DEPARTMENT OF STATE REVENUE
Letter of Findings: 04-20130472
Gross Retail Tax
For the Years 2009 and 2010
NOTICE: Under IC § 4-22-7-7, this document is required to be published in the Indiana Register and is effective on its date of publication. It shall remain in effect until the date it is superseded or deleted by the publication of new document in the Indiana Register. The publication of the document will provide the general public with information about the Department's official position concerning a specific issue.
I. Telephone Equipment – Gross Retail Tax.
IC § 6-2.5-2-1; IC § 6-2.5-3-2; IC § 6-2.5-3-2(a); IC § 6-2.5-3-2(b); IC § 6-2.5-9-3; IC § 6-8.1-5-1(c); Indiana Dep't of State Revenue v. Rent-A-Center East, Inc., 963 N.E.2d 463 (Ind. 2012); Lafayette Square Amoco, Inc. v. Indiana Dep't of State Revenue, 867 N.E.2d 289 (Ind. Tax Ct. 2007); 45 IAC 2.2-4-22
; 45 IAC 2.2-4-22
(d); Sales Tax Information Bulletin 60 (July 2006).
Taxpayer argues that it was not required to pay or collect sales tax on the cost of telephone equipment which it installed pursuant to a time-and-materials contract.
STATEMENT OF FACTS
Taxpayer is an out-of-state business which installs voice and data equipment. Taxpayer contracted with the owner of a hotel for the installation of equipment pursuant to a time-and-materials contract.
The Department of Revenue ("Department") conducted an audit review of Taxpayer's business records. The Department assessed Taxpayer sales tax on the price of equipment which it installed.
Taxpayer disagreed with the assessment and submitted a protest to that effect. An administrative hearing was conducted during which Taxpayer's representative explained the basis for the protest. This Letter of Findings results. Additional facts will be supplied as required.
I. Telephone Equipment – Gross Retail Tax.
Taxpayer installed data and telephone equipment for an Indiana customer. The Department's audit found that Taxpayer should have collected sales tax from the customer because the equipment was installed pursuant to a time-and-materials contract.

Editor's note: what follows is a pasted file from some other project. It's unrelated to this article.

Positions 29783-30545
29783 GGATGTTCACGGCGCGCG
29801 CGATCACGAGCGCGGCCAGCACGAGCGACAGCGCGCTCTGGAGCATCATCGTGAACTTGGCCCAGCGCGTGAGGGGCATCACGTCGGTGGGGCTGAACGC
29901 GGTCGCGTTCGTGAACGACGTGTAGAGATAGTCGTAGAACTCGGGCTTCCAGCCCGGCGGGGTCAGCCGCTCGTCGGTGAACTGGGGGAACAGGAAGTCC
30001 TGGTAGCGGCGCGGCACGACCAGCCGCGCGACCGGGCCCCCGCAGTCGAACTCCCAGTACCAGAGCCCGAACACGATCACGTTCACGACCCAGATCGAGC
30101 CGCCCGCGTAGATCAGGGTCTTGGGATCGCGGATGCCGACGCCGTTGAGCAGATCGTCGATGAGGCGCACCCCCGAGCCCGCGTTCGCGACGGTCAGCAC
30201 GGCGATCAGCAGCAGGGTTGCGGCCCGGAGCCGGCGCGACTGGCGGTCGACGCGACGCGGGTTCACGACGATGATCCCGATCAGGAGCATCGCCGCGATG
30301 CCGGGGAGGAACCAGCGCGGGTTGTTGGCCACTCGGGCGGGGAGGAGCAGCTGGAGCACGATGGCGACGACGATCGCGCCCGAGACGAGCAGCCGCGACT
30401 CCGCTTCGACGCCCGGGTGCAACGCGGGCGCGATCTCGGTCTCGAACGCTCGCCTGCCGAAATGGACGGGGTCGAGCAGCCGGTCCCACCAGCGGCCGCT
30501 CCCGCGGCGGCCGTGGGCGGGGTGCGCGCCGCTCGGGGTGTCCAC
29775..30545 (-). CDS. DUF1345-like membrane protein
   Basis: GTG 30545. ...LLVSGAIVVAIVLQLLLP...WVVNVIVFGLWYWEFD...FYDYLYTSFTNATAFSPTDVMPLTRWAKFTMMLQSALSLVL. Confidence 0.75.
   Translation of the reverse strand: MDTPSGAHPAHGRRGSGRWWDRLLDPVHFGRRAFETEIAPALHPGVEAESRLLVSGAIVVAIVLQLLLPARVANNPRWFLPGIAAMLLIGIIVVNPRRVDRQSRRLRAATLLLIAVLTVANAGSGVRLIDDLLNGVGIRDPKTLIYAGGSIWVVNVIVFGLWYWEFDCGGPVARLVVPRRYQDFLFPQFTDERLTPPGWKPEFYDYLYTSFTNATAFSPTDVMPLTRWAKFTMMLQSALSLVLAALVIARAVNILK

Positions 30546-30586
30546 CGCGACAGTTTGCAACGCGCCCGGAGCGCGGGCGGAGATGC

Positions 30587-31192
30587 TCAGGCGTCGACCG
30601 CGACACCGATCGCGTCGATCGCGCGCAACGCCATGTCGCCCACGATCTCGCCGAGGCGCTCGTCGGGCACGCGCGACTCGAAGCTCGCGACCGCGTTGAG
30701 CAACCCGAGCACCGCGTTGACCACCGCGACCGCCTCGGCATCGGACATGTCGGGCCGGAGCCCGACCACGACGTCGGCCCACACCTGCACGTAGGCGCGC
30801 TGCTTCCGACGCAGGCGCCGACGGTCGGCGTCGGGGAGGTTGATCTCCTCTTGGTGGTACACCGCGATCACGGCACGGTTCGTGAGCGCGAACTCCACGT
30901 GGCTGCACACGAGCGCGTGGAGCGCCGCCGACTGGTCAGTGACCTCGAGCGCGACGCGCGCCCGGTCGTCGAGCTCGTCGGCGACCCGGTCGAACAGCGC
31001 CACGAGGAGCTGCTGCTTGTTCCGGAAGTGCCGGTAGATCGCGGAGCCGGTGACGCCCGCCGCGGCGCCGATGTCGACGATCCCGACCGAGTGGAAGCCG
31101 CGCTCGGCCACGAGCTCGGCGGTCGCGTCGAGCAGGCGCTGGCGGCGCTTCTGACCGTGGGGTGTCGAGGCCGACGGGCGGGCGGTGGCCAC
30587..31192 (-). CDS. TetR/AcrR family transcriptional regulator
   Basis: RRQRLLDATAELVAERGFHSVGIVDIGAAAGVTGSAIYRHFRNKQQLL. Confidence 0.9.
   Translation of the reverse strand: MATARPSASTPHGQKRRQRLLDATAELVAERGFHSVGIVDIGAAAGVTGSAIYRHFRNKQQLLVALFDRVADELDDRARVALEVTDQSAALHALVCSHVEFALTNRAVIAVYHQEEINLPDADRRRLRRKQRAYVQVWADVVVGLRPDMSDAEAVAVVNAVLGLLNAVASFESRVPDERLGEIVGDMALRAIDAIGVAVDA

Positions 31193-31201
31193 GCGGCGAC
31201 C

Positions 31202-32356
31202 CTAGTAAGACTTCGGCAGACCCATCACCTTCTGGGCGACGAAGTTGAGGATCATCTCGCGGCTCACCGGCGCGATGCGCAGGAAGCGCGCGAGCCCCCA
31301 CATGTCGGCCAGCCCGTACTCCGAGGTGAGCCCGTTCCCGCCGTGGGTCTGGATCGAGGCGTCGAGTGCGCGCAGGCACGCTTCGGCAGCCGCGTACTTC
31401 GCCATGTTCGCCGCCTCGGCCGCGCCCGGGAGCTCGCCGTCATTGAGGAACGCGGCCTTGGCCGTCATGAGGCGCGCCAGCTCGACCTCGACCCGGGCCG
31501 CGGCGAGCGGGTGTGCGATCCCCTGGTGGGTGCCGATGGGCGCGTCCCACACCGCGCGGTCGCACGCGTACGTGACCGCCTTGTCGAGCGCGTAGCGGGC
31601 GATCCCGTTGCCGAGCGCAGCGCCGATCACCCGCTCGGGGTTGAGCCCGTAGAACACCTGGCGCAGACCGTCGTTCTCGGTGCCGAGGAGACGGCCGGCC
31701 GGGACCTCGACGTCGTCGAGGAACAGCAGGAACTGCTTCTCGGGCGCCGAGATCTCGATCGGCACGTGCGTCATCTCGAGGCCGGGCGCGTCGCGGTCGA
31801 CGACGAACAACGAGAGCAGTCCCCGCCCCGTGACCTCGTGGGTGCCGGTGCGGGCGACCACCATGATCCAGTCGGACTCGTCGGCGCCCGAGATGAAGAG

Taxpayer disagrees stating that it was told that the customer's prime contractor – not Taxpayer –either paid or was responsible for paying the tax.
Pursuant to IC § 6-2.5-2-1, a sales tax, known as state gross retail tax, is imposed on retail transactions made in Indiana unless a valid exemption is applicable. Retail transactions involve the transfer of tangible personal property. IC § 6-2.5-3-2(a). A retail merchant – such as Taxpayer – is required to "collect the tax as agent for the state." IC § 6-2.5-2-1(b). The retail merchant "holds those taxes in trust for the state and is personally liable for the payment of those taxes . . . ." IC § 6-2.5-9-3. A complementary excise tax, known as the use tax, is imposed on the storage, use, or consumption of tangible personal property in Indiana if the property was acquired in a retail transaction. IC § 6-2.5-3-2.
The audit assessed sales tax on what it categorized as "time and material" contracts pursuant to 45 IAC 2.2-4-22
Disposition subject to the state gross retail tax. A contractor-retail merchant has the responsibility to collect the state gross retail tax and to remit such tax to the Department of Revenue whenever he disposes of any construction material in the following manner:
(1) Time and material contract. He converts the construction material into realty on land he does not own and states separately the cost for the construction materials and the cost for the labor and other charges (only the gross proceeds from the sale of the construction material are subject to tax);
As explained in Sales Tax Information Bulletin 60 (July 2006) (20060823 Ind. Reg. 045060287 NRA), "If a construction contractor purchases construction materials pursuant to a time and material contract, the construction contractor is a retail merchant and may purchase the construction material exempt from sales tax but must collect sales tax on the resale of the construction material and remit the sales tax."
Nonetheless, Taxpayer maintains it was relieved of paying or collecting the tax because it had been told that the customer's prime contractor – and not Taxpayer as the sub-contractor – was responsible for the tax. In addition, Taxpayer argues that the Department's audit had confirmed this argument and that the first draft of the "Audit Summary" did not assess Taxpayer the tax which is the subject of this protest.
At the outset it should be noted that it is the Taxpayer's responsibility to establish that the existing tax assessment is incorrect. As stated in IC § 6-8.1-5-1(c), "The notice of proposed assessment is prima facie evidence that the department's claim for the unpaid tax is valid. The burden of proving that the proposed assessment is wrong rests with the person against whom the proposed assessment is made." Indiana Dep't of State Revenue v. Rent-A-Center East, Inc., 963 N.E.2d 463, 466 (Ind. 2012); Lafayette Square Amoco, Inc. v. Indiana Dep't of State Revenue, 867 N.E.2d 289, 292 (Ind. Tax Ct. 2007).
Despite Taxpayer's argument to the contrary, 45 IAC 2.2-4-22
(d) plainly places responsibility on the Taxpayer to "collect the state gross retail tax and to remit such tax to the Department of Revenue . . . ."
The Department does not question Taxpayer's apparent good faith belief that the prime contractor would pay the tax, but the law places responsibility for this tax squarely on Taxpayer.
Taxpayer has not met its burden of establishing the assessment was wrong.
Taxpayer's protest is respectfully denied.
Posted: 12/25/2013 by Legislative Services Agency
Composed: May 28,2017 4:38:10PM EDT
version of this document.